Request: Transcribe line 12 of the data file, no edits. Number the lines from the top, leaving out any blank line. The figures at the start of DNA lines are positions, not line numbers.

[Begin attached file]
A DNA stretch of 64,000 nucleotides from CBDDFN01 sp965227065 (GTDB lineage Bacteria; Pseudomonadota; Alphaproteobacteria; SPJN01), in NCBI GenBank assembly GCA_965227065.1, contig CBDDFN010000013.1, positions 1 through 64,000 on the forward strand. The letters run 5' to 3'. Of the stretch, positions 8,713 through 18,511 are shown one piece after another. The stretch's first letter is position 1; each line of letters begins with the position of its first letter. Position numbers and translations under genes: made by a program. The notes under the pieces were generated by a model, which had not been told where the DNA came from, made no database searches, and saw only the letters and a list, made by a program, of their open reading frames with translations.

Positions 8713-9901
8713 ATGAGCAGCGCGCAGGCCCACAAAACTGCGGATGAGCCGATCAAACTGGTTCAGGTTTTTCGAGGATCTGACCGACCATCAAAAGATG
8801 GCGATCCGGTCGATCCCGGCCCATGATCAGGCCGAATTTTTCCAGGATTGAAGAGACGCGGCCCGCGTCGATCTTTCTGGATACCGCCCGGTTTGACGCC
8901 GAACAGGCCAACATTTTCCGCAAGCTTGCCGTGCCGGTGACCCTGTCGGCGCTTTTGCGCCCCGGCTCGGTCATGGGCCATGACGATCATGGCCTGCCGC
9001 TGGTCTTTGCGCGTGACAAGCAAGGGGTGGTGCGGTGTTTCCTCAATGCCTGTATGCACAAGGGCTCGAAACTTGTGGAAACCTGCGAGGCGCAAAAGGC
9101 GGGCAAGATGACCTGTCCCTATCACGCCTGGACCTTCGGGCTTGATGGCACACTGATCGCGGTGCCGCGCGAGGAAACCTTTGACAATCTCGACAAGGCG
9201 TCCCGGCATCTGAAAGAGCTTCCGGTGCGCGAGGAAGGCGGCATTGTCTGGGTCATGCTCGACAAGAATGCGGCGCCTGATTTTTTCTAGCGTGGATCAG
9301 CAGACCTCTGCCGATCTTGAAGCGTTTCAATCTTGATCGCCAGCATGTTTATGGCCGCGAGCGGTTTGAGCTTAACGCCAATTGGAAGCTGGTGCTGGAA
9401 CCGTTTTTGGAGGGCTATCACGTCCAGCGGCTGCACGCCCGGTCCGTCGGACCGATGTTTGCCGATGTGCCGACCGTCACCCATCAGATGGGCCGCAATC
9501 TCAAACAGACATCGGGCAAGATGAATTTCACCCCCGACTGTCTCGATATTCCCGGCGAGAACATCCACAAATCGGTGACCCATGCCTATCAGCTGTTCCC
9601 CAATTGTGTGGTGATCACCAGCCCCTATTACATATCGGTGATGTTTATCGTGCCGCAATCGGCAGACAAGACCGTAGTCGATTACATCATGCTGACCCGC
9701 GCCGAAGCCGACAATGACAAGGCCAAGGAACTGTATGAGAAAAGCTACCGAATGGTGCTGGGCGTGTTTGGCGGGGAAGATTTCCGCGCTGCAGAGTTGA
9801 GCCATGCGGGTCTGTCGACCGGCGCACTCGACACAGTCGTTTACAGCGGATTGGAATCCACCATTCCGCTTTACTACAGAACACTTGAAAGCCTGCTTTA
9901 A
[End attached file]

9601 CAATTGTGTGGTGATCACCAGCCCCTATTACATATCGGTGATGTTTATCGTGCCGCAATCGGCAGACAAGACCGTAGTCGATTACATCATGCTGACCCGC